Scouring your local patch for wildlife



Wherever you live, there’s wildlife to be discovered, even in our towns and cities. Our concrete jungles might not be the Amazon, but that doesn’t mean they don’t have an amazing ecosystem of their own. And, just like in a rainforest, the wildlife is often hidden away, going about its daily life tantalisingly close to us, but so often just out of sight. Unless you look a little closer...

We’ll start by looking up. It’s natural for our gaze to gravitate towards our feet as we walk, perhaps rising as far as the horizon to check our progress. But lift your sights higher still and you might spot some feathered masters of the air. 



Peregrine falcons are the fastest creatures on the planet, clocking speeds of over 240 miles per hour as they stoop towards their prey. They’ve taken readily to large towns and cities, office blocks and church spires replicating the cliff ledges on which they would naturally nest. If you’re lucky, you might spot one plummeting towards its pigeon prey.

But even if your home range doesn’t host a pair of these fabulous falcons, there are likely to be other birds of prey to be spotted. Buzzards spreading their broad wings to ride thermals over open fields and suburbs, sparrowhawks circling over parks and woodlands, or kestrels hovering as they scan grasslands for voles. Look for a sudden commotion amongst flocks of pigeons, as this often signals the presence of a predator. 

Looking up can reveal some amazing birds, but the floor shouldn’t be neglected either. There are some hardy plants pushing through the cracks in pavements and springing up wherever they find the space, from railway banks to road verges. Species that are often considered weeds, like daisies and dandelions bring a splash of colour to streets and “waste ground”, attracting bees, butterflies and a host of other incredible insects. 

Where there’s water, there’s life. That’s as true in the heart of London as it is in the wilds of the Peak District. Stroll along a local canal path whilst taking your daily exercise or detour past a pond and you could discover all kinds of watery wildlife. 



Red-beaked moorhens swimming along, flicking their tails, perhaps with a few fluffy black chicks in tow. Dragonflies and damselflies buzzing low across the water, flying gems that glisten in the summer sun, with evocative names like skimmer, hawker, chaser and darter. Look for the imposing emperor dragonfly, imperiously patrolling canals or large ponds. If you have a pond of your own, you might be visited by common blue or blue-tailed damselflies.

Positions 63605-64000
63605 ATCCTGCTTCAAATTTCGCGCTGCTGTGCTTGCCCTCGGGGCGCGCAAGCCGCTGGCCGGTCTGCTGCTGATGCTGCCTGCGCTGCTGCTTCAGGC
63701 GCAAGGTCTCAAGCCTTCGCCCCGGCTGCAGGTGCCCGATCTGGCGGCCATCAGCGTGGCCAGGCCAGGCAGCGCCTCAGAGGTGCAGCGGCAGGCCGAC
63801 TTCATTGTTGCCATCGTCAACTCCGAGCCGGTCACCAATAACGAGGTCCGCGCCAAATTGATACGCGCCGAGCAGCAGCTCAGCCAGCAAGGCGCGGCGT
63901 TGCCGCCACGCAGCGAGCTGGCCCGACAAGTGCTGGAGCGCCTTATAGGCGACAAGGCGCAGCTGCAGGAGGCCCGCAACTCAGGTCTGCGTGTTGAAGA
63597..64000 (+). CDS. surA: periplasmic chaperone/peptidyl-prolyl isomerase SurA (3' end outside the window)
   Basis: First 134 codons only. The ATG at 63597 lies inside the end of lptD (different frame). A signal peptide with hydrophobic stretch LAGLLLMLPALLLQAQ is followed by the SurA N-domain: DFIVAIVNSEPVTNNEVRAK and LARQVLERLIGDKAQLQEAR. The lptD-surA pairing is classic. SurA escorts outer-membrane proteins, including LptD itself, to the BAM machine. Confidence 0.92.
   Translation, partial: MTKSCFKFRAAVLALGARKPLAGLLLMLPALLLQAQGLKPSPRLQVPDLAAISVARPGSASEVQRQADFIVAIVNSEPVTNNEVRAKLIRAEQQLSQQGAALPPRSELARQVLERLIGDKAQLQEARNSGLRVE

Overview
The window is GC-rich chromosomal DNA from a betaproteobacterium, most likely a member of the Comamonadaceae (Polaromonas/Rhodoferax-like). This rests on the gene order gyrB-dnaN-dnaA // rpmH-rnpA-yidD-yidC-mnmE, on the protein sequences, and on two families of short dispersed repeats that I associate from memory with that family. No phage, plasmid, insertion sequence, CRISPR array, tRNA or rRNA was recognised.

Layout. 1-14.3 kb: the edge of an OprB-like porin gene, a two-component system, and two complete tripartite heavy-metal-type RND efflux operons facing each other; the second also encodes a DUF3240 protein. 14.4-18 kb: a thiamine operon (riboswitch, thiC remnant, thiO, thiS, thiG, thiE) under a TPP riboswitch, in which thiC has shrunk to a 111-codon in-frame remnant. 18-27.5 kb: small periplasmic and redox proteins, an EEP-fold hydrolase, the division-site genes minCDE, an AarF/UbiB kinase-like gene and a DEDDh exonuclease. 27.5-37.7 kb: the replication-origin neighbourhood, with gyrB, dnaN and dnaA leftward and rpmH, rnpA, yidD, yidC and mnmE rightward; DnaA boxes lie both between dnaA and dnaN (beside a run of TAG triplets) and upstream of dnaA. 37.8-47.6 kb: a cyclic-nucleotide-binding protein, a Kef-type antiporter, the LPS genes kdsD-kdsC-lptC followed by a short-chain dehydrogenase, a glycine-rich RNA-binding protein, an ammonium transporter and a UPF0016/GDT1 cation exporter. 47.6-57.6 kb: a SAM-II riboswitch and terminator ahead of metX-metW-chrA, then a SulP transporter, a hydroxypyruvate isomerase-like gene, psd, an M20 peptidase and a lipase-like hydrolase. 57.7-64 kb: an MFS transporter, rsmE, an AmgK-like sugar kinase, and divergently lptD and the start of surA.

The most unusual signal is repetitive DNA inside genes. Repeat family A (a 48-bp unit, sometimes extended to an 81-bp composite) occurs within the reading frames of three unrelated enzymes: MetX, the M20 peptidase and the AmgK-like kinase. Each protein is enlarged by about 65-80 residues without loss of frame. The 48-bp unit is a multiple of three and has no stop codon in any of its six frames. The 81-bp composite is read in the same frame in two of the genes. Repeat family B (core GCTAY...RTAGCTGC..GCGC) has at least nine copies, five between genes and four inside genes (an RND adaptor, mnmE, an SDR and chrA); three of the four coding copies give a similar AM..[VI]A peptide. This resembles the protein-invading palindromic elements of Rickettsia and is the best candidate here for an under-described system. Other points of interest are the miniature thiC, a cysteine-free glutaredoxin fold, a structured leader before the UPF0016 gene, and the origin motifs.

Animals in urban areas are often more accustomed to people than their rural relatives, allowing you to enjoy much closer views. You could stroll right past a grey heron, poised as it watches for passing fish in the waters of a canal, or share a close encounter with a fox or a deer in the most unlikely of surroundings. With an open mind and an exploring eye, a wild surprise could wait around every corner.

But even if you can’t get out to seek the local natural treasures for yourself during these difficult times, there are still ways to enjoy wildlife from home. Gardens can be an oasis for wildlife, and it’s surprising just how much can be spotted from a window – in April alone, I recorded over 40 species of bird from within my town centre flat, far more than I would have believed possible.

For even more of a nature fix, The Wildlife Trusts have a great selection of webcams to choose from, offering a glimpse into the lives of animals like barn owls, bats and badgers.


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